Last week I demonstrated the interesting phenomenon of stock market investors who were willing to buy shares and, in some cases, at a high price-to-earnings ratio of companies that had openly stated that they were not interested in having independent directors, having a committee to nominate directors or a committee to review compensation terms for management.
One more thing, these companies had little to no shareholder rights. Among the egregious governance dodgers are the “little-known” Google (or rather, Alphabet, its parent), Berkshire Hathaway and Facebook.
ISS Governance, an independent corporate governance rating agency, gives NYSE- and NASDAQ-traded companies a quality governance score based on four pillars: audit and risk oversight, board structure, shareholder rights and compensation.
On a graduating scale of 1 to 10 with the latter being the lowest score and therefore demonstrating higher governance risk, Facebook’s governance score is a resounding 10!
It gets a good score of 2 for audit but everything else slides into governance oblivion when board structure rated a 10, shareholder rights rated a nine and compensation rated a 10.
How do these companies do this? Their capital structure typically has two classes of shares: Class A and Class B.
So the owners of a private company who wish to go public to raise present or future capital, or help establish price discovery for the value of their shares, can still maintain tight control over decisions, while diluting their ownership using a dual class share structure.
In a case like Facebook, Mark Zuckerberg owns only 18 per cent of the common stock but has more than 50 per cent voting power, largely by structuring the class B shares that he owns to have 10 times more voting power than the regular class A shares.
According to a Forbes magazine May 2012 article titled “Facebook Ownership Structure Should Scare Investors More Than Botched IPO”, these kinds of structures are fairly commonplace in Silicon Valley with the likes of Google, LinkedIn and Zynga.
It is also noteworthy that other big brand names like Nike, Ralph Lauren and Estee Lauder have similar structures.
According to Investopedia, the common practice is to assign more voting rights to one class of shares than the other to give key company insiders greater control over the board and corporate actions.
These super voting share structures are also good defences against hostile takeovers where a party can purchase a significant quantity of shares on the open market as to demand a seat at the board table.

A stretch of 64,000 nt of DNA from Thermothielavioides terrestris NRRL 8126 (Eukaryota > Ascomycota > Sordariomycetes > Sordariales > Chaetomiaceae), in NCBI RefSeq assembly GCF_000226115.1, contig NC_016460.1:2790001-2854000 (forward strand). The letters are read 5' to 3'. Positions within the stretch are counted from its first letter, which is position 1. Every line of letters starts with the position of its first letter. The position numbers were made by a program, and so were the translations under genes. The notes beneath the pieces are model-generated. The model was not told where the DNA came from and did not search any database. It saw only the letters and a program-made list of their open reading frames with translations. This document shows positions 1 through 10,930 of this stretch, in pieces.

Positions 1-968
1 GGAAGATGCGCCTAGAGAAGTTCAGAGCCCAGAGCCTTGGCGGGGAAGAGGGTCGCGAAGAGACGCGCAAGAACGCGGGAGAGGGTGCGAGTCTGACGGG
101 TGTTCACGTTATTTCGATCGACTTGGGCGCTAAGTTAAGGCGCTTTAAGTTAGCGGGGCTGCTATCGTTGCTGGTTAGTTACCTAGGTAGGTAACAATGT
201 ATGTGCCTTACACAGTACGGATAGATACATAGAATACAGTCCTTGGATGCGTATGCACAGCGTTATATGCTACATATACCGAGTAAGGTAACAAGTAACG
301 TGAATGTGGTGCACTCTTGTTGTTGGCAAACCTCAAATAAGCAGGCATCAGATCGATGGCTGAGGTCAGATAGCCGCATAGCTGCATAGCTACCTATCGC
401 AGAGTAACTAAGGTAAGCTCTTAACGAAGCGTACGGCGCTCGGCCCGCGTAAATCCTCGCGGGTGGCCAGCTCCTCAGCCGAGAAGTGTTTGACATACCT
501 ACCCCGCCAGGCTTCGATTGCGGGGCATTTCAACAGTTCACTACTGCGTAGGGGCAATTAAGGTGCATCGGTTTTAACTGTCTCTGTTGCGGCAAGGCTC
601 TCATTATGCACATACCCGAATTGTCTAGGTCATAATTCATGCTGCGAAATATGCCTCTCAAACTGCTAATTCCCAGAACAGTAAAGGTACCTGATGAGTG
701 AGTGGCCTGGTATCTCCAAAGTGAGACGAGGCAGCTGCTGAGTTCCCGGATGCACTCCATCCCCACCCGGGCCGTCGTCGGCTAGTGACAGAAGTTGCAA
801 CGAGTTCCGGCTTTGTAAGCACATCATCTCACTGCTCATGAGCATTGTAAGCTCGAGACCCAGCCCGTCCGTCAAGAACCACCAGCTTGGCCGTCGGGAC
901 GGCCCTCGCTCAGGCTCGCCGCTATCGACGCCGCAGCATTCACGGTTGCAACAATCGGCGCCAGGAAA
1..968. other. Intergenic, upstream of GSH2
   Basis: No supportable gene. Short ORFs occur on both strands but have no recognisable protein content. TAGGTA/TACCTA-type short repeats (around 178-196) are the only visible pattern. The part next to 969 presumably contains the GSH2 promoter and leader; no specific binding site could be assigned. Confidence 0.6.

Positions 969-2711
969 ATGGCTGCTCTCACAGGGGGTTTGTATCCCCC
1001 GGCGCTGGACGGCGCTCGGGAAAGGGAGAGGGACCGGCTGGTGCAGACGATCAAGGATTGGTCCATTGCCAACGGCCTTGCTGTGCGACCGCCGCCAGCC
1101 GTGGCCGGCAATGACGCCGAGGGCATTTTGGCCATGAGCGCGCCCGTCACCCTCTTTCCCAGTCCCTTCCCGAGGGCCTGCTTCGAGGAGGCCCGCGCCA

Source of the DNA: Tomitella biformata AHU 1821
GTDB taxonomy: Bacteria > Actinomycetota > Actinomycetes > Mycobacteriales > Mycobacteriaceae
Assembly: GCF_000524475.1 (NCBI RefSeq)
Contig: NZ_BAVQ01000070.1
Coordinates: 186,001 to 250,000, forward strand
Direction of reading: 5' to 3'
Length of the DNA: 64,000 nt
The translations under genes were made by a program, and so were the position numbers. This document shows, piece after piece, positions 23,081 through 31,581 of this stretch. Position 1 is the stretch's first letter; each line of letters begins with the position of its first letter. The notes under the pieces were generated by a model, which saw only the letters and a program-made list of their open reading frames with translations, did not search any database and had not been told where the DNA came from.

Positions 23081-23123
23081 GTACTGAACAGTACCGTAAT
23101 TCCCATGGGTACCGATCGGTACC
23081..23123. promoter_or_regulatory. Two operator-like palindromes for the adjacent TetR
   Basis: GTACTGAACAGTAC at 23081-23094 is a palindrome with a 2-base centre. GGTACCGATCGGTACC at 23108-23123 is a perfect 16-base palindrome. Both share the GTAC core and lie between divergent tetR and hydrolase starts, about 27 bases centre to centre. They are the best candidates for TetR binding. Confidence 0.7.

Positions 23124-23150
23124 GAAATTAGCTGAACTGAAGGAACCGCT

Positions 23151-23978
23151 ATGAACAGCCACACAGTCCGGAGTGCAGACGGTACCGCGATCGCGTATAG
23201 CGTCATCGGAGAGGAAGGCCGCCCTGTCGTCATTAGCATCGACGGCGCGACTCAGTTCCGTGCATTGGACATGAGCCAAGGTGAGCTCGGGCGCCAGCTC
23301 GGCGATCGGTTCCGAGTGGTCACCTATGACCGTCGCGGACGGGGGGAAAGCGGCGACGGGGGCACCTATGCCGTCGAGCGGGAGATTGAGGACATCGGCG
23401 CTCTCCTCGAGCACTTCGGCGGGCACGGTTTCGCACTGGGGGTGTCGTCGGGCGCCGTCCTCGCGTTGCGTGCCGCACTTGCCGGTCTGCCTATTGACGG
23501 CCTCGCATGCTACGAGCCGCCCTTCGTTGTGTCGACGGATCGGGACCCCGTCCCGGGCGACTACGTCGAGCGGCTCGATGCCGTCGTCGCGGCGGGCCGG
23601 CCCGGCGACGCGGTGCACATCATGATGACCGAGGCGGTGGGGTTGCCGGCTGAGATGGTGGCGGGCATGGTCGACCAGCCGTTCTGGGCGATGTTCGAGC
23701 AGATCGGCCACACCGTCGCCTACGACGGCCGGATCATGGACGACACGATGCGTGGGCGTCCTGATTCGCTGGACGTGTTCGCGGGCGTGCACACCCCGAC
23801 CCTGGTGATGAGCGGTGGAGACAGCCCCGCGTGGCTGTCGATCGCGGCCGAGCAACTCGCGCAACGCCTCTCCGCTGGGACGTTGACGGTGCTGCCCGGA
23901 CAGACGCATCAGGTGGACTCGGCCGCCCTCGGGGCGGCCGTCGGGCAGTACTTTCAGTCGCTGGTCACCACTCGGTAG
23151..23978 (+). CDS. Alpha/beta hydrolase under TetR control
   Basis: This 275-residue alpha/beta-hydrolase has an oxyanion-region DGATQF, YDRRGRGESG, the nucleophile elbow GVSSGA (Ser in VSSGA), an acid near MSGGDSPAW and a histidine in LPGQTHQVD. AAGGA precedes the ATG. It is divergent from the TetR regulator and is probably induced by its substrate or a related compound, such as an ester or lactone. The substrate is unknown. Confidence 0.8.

Controlled companies are able to do this because NYSE and NASDAQ rules permit these structures for as long as there is full disclosure at the Initial Public Offering stage, and further ongoing filing disclosures.
These disclosures should state exactly what corporate governance standards the company is failing to comply with.
Thus the American stock investor has to be savvy enough to research the share structures of the companies they wish to buy before rocking up at the AGM and making a fool of themselves demanding to see compensation policies for senior management and all that independent director nonsense that good corporate governance dictates.
But why should the ordinary Kenyan business owner care about all of this? Were such structures permissible on this side of the pond, then it’s fairly safe to assume that we would see more family-owned businesses view the Nairobi Securities Exchange as a viable option for capital raising and price discovery without the requisite nuisance value that external shareholders are viewed to bring.
A good example would be the supermarket chains such as Nakumatt, Tuskys and Naivas. Or the big local manufacturers like Bidco and Menengai Oil.
The flip side of the argument is that without good corporate governance, the current cash flow issues clearly facing Nakumatt’s management would severely infect investor perceptions of other family-owned businesses with opaque board structures and have a knock-on effect on their market valuation.
Controlled company structures require tightly run management practices that stand the test of economic vagaries.
With only about six per cent of American companies having these kinds of structures it demonstrates that it takes a special kind of owner to convince external shareholders to just forget about governance and put your money where our mouth is.